Ring pays for the cost of the materials herself. 

She’s gotten a couple of cards from people thanking her for the ornaments.

"After the first year, (Pam) got some feedback from the people who were running the food pantry," Ray Ring said. "They said this was really nice because a lot of these kids didn’t have anything to give their parents or their grandparents, and they used the ornament to give as a Christmas gift."

Pam Ring is a retired marketing director for an East Coast-based retailer, but she’s had an artistic bent since childhood.

A Michigan native, she moved frequently during her childhood because of her father’s job.

"Our average stay was about 2 1/2 years, and it was hard to make friends because then I had to leave," she said. "I decided to do artwork because it was portable and I could do it by myself."

Art continues to imbue her life, from the collage classes she teaches each Wednesday at the GLAF gallery, to her business cards, each one affixed with an original tiny collage.

Primarily a self-taught artist, Ring has worked in watercolors and oils, but prefers collage.

"It’s the ultimate green art," she said. "I like the idea of picking something up off the street and giving it a special place.

"I work small. I don’t do sofa art. If I were to look at a big canvas and somebody said, ‘Fill it,’ I’d probably fill it with a lot of small pieces."

The WC Food Pantry isn’t the only organization to benefit from her art. She’s donated some of her work for fundraising at the Geneva Lake Conservancy and Special Methods In Learning Equine Skills, a therapeutic riding facility near Darien. She also teaches art at Arbor Village, an assisted living residence in Lake Geneva.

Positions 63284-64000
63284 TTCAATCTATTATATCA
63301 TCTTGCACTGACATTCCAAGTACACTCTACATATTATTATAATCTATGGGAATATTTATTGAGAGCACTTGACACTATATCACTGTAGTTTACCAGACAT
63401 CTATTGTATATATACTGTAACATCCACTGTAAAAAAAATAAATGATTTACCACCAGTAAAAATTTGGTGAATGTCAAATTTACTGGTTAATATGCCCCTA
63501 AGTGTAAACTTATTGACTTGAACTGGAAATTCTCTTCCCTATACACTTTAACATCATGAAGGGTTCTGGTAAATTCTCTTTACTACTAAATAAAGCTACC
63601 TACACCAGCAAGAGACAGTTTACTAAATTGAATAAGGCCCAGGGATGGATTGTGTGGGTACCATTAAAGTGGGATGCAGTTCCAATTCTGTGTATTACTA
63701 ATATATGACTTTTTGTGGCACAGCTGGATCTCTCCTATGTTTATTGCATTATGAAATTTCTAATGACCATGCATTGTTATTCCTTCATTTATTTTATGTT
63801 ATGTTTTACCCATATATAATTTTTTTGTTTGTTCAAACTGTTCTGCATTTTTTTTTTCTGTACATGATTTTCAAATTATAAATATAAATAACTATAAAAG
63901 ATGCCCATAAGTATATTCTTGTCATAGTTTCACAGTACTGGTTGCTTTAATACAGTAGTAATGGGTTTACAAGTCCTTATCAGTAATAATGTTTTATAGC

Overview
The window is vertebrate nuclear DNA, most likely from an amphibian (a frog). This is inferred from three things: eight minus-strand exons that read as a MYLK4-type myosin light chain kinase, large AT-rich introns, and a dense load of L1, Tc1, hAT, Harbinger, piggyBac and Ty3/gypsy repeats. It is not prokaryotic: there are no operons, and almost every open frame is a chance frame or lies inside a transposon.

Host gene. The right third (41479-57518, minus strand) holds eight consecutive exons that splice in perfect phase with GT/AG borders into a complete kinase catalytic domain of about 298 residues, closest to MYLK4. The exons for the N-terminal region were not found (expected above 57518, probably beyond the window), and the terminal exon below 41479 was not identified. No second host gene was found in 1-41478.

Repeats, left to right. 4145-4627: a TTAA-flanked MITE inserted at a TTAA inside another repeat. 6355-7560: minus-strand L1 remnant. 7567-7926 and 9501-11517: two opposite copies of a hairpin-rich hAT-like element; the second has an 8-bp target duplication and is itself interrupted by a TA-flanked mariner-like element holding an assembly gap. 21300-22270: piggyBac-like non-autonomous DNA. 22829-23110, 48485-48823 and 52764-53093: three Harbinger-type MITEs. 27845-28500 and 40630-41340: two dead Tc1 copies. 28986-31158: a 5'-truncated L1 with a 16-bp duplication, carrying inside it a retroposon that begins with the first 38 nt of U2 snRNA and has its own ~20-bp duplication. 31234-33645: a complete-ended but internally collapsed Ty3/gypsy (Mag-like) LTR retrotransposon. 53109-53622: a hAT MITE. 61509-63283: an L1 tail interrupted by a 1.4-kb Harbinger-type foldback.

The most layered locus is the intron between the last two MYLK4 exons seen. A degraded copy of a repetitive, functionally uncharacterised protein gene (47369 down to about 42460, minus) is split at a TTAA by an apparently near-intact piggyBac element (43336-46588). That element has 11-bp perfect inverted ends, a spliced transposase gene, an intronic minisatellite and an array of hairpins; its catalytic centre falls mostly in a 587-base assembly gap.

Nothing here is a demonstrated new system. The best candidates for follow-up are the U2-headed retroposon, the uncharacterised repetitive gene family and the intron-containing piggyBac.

Ring remembers her mother often making items for church bazaars.

"My mother and father instilled in me charity and kindness always," she said.

"I would encourage people if they don’t do art to do something else -- even if they want to sit and read a book to someone.

"Money is nice. And if I had money -- tons and tons of it -- I would give money. But I don’t have tons and tons of it. And sometimes there are other things that bring happiness, like a little decoration. Those are things that are important, too."

LAKE GENEVA -- Will a drone be landing under your Christmas tree this year? If so, you’re not alone: The Federal Aviation Administration estimates 1 million of the unmanned aerial vehicles will be given as gifts this holiday season.

As a highly sought after gift-gadget that drones have become for the hobbyist, they also come with an ever-hovering cloud of regulations and controversy. Existing guidelines already place drones at a 400-foot ceiling and mandate that they cannot be flown within three miles of an airport or landing strip. After hearing suggestions from the aviation industry, the FAA issued a new policy last week requiring all to register.

EAGLE -- It’s the people around the table who are the most important during the holidays, and the tie that binds them together often is reflected in the food served.

A blend of old and new traditions add continuity to family gatherings. The old traditions remind us of the past and those who have passed, while the new traditions propel us forward as we welcome friends and new members to the family.

WALWORTH COUNTY SUNDAY -- The crescendo of an orchestra can be as thrilling as the climax in a blockbuster movie. More often than not, the orchestra makes the movie, setting the mood, pacing and sensational scenes. It’s only through the combined efforts of the entire orchestra that the music happens. The beginnings of those musical moments start much like a well-written concerto, in a classroom.

At a time when school districts across the nation are tightening their budgets, art and music programs are feeling the pinch. Additionally, there is more competition than ever for students’ time, with sports, extracurricular activities, jobs and, of course, social activities.